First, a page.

One strong recommendation is to create a testing ground in which to install WordPress and the WP e-Commerce plugin that is independent from your production server. That way, you can test and re-test any changes without fear of breaking your live site.
1. Getting started with WordPress and e-Commerce. RSS feed for this section
WordPress is a fantastic tool for building a personal web site, but it works equally well as the foundation for an online store. Plus, it’s open nature and extensibility allow for limitless customization and modification.
The WP e-Commerce Plugin harnesses the power and flexibility of WordPress and seamlessly integrates a shopping cart into it. Anyone with an existing WordPress installation can quickly add the ability to sell goods and services.
The remaining chapters will walk through the process of creating and deploying an online store. To demonstrate this process, we will build a sample music store that publishes and sells sheet music in both in physical printed form and electronically via digital downloads.
Chapter 1 covers:
WordPress’ capabilities and familiarity as a tool for both self-publishing and e-Commerce.
- Some business and website possibilities of the combination of WordPress and the e-Commerce Plugin.
- What you sign up for when you decide to use WordPress for e-Commerce: it’s free (in terms of money and speech) extensible, and widely used..
- A basic overview of the features included in the WP e-Commerce Plugin.
- How to upload and activate the WP e-Commerce Plugin into an existing WordPress installation.
Before we begin the installation and configuration of the WP e-Commerce Plugin, let’s make one thing clear: I strongly recommend setting up a test platform. You’re going to get your hands dirty during this process, and the last thing you want to do is break anything on your production server.
Setting up an e-Commerce site is much different from a personal web site or blog. Having a testing platform is especially important once we deploy the initial site. Without a testing ground, one little accident or mistake can make your site non-functional, and a broken e-Commerce site is of little use to anyone. I implore you not to ignore this warning – yes, it can happen to you, even through no fault of your own. Perhaps a newly installed Plugin disagreed explosively with an existing Plugin. Perhaps a WordPress update went awry. No matter the issue, test all changes and updates before rolling them out to the production server.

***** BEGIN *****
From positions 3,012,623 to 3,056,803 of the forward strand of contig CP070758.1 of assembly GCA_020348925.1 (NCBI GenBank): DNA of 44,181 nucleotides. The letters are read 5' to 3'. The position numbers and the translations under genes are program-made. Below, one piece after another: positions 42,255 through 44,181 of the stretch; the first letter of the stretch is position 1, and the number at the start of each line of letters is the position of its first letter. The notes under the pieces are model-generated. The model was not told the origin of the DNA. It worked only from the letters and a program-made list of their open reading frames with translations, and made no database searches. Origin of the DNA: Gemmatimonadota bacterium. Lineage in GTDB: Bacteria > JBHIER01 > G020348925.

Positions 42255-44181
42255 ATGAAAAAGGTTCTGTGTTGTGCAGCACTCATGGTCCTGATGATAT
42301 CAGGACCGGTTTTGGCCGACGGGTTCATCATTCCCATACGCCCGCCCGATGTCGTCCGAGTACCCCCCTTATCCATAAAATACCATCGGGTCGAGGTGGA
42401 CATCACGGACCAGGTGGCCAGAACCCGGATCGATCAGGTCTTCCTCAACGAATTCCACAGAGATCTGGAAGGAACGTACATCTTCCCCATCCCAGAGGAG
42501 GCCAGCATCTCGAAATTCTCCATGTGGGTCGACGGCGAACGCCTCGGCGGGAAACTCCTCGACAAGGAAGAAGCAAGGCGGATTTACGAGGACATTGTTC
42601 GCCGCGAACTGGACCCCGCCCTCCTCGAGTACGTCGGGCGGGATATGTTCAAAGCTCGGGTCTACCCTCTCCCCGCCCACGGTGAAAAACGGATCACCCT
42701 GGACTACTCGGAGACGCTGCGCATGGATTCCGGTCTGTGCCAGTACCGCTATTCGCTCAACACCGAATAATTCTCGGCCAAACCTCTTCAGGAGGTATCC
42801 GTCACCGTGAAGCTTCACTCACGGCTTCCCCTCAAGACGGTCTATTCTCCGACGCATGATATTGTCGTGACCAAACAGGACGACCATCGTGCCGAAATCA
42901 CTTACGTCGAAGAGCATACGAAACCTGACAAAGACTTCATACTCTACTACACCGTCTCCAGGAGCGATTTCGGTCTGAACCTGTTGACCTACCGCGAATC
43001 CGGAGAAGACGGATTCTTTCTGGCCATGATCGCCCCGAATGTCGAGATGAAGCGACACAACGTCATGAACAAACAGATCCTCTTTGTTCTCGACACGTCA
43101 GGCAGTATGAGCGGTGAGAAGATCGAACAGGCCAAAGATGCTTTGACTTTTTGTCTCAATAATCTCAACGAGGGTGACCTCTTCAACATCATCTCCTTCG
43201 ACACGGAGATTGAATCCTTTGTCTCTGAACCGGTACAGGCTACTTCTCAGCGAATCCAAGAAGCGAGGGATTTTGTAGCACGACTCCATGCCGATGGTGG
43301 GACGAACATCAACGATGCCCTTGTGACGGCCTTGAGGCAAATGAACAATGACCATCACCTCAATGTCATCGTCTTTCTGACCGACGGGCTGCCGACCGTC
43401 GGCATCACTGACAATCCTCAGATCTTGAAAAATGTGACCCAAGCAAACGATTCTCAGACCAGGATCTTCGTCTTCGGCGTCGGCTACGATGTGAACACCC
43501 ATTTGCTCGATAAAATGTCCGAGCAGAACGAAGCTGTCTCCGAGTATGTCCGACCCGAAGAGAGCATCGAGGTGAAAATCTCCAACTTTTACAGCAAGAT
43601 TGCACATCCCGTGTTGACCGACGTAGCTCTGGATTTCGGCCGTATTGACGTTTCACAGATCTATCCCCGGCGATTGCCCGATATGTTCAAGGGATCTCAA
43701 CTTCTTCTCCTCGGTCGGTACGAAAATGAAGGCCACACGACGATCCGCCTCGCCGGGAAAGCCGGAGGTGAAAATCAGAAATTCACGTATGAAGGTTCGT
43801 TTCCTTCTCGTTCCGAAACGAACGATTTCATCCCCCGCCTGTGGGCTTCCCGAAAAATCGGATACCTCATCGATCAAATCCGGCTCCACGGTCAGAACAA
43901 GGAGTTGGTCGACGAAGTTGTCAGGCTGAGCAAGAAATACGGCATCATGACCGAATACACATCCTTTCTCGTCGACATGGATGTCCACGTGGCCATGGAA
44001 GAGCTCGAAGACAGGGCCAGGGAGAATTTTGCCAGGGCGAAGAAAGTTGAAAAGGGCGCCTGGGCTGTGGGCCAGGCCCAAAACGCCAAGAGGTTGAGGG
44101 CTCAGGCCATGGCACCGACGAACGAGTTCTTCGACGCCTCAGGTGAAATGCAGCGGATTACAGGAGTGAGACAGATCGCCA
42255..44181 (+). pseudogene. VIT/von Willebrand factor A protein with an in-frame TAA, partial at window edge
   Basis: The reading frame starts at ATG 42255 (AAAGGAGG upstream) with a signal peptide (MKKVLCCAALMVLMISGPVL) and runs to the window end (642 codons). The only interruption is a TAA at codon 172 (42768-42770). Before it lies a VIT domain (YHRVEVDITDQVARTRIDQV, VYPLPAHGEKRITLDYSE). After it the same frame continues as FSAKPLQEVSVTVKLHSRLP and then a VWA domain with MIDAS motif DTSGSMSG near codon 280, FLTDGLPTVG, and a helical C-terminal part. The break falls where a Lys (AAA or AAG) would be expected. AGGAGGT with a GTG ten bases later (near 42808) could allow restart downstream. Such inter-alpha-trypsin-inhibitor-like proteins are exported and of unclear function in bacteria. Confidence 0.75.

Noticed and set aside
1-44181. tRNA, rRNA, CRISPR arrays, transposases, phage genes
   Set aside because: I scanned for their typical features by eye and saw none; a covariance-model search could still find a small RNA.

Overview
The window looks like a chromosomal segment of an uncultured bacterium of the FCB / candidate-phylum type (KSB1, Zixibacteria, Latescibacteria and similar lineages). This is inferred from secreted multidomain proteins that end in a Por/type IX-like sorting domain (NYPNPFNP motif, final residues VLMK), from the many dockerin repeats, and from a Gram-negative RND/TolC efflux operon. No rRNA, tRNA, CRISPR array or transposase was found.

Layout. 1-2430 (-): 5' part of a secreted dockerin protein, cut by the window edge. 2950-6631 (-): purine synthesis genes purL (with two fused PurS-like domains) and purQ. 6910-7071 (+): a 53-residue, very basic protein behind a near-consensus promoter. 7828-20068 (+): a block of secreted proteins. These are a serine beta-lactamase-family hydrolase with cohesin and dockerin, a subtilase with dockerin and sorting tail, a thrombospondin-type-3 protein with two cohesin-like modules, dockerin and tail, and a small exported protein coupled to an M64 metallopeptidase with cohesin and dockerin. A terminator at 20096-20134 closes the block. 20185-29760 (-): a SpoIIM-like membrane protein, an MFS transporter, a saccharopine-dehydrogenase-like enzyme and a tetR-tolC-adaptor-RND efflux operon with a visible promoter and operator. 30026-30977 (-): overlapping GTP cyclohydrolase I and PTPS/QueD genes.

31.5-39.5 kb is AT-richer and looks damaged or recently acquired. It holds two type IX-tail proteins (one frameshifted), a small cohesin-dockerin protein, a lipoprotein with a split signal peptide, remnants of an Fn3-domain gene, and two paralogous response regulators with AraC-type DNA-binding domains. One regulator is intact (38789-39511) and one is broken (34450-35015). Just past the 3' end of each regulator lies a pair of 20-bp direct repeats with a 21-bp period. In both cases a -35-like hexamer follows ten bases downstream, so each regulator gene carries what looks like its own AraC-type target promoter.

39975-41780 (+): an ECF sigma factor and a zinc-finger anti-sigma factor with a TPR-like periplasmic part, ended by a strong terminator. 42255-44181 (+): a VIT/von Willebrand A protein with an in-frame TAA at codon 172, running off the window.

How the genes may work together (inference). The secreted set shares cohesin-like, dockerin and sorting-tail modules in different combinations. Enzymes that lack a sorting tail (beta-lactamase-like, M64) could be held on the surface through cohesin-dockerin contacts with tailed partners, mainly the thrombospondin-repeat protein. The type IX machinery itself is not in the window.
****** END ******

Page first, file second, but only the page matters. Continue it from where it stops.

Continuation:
Appendix B covers the setup of a WAMP test server. You can set up WordPress and the e-Commerce Plugin on the test server and try all instructions covered in this book before making a single change to your production server.
Created by the New Zealand-based Instinct company, WP e-Commerce is an easy and elegant way to integrate an e-Commerce capability into WordPress. The Plugin is free (released under the GNU General Public License), though some additional modules are available as part of a paid upgrade.
WP e-Commerce is the product of over four years of development and testing. With over 1,400,000 downloads to its fame (as of this writing) and featured as one of the Most Popular Plugins for WordPress, WP e-Commerce is the most tried-and-true way to build an online store with WordPress.
It’s an ideal solution for selling physical goods, services, and digital products online.
Downloads are available at http://www.getshopped.org
Maybe you are attracted to WordPress because it’s free, it’s easy to use, or perhaps because you have a client who wants to add an e-Commerce component to an existing WordPress-based site next week. No matter the case, you need to know a little about what makes it special.
There are lots of great reasons to build an e-Commerce web site. Perhaps you are a small business owner with goods or services to sell. Maybe you are an author or musician who wants to sell documents, audio files, or other digital downloads. Whether as part of a business or hobby, running an e-Commerce site can increase your sales, public profile, and your income.
- Common Problems (3)
- Troubleshooting (1)
- Configuring Your Store (36)
- Developer Documentation (311)
- Extending Your Store (18)
- Getting Started (4)
- Managing Your Store (9)
- Upgrades (2)
- Resources (47)
- WP-e-Commerce User Guide – 3.8 Version (27)